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visible

Pronunciation: /ˈvɪzəbəl/

Translation of visible in Spanish:

adjective/adjetivo

  • 1 1.1 (able to be seen) visible it's visible to the naked eye se ve a simple vista the farm is visible from the road la granja se ve desde la carretera the visible spectrum el espectro visible
    Example sentences
    • The flames have been burning a path across southern California, a combustible mix of hot air and nature's unquenchable rage visible for miles around and scarring everything in its path.
    • In the early nineties the quarry was an ugly eyesore on the local landscape with plant equipment visible for miles around and emissions of white dust across the local countryside commonplace.
    • A towering cloud of black smoke flanked by soaring flames was visible for miles around, providing an awesome and menacing picture of the developing inferno.
    1.2 (noticeable) [sign/improvement] evidente, palpable with no visible means of support aparentemente sin recursos her distress was visible su angustia era evidente or notoria this trend is already visible in many European countries esta tendencia ya es manifiesta en muchos países europeos
    Example sentences
    • ‘The cafe is at the front and easily visible through the clear glass frontages and so is a very open and welcoming environment,’ he said.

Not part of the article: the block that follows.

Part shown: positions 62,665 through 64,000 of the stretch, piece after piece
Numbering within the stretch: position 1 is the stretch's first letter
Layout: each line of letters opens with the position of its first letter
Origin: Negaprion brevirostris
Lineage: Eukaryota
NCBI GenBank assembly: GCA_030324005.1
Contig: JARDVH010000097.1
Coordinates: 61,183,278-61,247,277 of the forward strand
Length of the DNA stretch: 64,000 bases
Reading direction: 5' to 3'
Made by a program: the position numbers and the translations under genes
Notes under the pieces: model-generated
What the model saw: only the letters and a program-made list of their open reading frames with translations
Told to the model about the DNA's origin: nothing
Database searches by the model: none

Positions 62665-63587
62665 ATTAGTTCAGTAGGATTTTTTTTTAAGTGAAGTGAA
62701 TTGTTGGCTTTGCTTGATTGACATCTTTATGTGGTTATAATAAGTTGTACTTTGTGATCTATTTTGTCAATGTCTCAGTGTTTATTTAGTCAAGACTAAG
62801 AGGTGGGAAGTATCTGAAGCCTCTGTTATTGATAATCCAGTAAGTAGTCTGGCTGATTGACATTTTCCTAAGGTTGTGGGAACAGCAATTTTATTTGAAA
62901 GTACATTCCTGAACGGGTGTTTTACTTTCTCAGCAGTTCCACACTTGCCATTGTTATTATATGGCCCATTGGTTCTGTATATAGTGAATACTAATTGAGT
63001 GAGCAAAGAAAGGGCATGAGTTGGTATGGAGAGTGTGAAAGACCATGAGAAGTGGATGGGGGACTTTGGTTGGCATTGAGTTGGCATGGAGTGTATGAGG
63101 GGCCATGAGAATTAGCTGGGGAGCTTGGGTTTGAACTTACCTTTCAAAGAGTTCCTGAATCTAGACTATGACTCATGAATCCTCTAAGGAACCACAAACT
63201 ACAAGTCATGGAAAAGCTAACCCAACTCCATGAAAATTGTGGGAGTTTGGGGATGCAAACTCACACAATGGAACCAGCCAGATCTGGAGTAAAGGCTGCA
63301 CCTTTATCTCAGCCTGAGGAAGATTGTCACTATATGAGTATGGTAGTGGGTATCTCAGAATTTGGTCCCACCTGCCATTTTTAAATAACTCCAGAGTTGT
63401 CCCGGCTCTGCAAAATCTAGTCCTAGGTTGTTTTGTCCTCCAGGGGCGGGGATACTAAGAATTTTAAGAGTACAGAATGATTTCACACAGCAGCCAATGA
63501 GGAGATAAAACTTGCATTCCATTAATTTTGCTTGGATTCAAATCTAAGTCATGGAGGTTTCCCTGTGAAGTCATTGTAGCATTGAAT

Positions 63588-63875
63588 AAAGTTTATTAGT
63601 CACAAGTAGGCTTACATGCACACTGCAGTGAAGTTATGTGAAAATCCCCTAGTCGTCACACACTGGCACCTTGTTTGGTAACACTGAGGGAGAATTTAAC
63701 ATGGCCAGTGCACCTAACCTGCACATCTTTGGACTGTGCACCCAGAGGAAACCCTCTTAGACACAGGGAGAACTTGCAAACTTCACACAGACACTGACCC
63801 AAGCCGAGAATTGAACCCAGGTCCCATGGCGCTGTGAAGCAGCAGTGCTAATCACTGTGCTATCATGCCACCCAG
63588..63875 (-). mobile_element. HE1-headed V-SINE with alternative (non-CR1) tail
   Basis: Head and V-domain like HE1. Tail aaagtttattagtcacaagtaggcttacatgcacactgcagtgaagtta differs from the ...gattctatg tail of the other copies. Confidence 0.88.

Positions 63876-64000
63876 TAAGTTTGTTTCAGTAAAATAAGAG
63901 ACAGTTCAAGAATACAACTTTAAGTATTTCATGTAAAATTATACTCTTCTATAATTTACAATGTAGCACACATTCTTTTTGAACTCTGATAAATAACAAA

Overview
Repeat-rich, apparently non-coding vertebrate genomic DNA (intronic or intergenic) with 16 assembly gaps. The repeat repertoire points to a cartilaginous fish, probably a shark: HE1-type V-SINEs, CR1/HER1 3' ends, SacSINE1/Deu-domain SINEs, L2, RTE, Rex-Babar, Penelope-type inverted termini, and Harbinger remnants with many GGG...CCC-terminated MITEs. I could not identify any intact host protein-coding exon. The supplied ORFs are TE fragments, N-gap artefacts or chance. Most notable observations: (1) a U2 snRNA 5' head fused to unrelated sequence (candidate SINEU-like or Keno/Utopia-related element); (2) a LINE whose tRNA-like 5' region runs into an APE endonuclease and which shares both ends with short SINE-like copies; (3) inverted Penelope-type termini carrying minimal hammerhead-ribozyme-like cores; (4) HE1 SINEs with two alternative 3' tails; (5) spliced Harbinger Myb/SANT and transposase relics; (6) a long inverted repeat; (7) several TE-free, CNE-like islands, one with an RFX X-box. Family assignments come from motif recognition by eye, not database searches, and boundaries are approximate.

• Vocal skill development is an interesting example, for there is no obvious visible or easily manipulable body part engaged in the activity.
    • Lynn also suggests handrails on either side of the steps, and painting a white line across the top of each step, to make it more easily visible to those with poor sight.
  • 2 [Economics/Economía] [earnings/exports] visible

Definition of visible in:

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Cultural fact of the day

Spain's 1978 Constitution granted areas of competence competencias to each of the autonomous regions it created. It also established that these could be modified by agreements, called estatutos de autonomía or just estatutos, between central government and each of the autonomous regions. The latter do not affect the competencias of central government which controls the army, etc. For example, Navarre, the Basque Country and Catalonia have their own police forces and health services, and collect taxes on behalf of central government. Navarre has its own civil law system, fueros, and can levy taxes which are different to those in the rest of Spain. In 2006, Andalusia, Valencia and Catalonia renegotiated their estatutos. The Catalan Estatut was particularly contentious.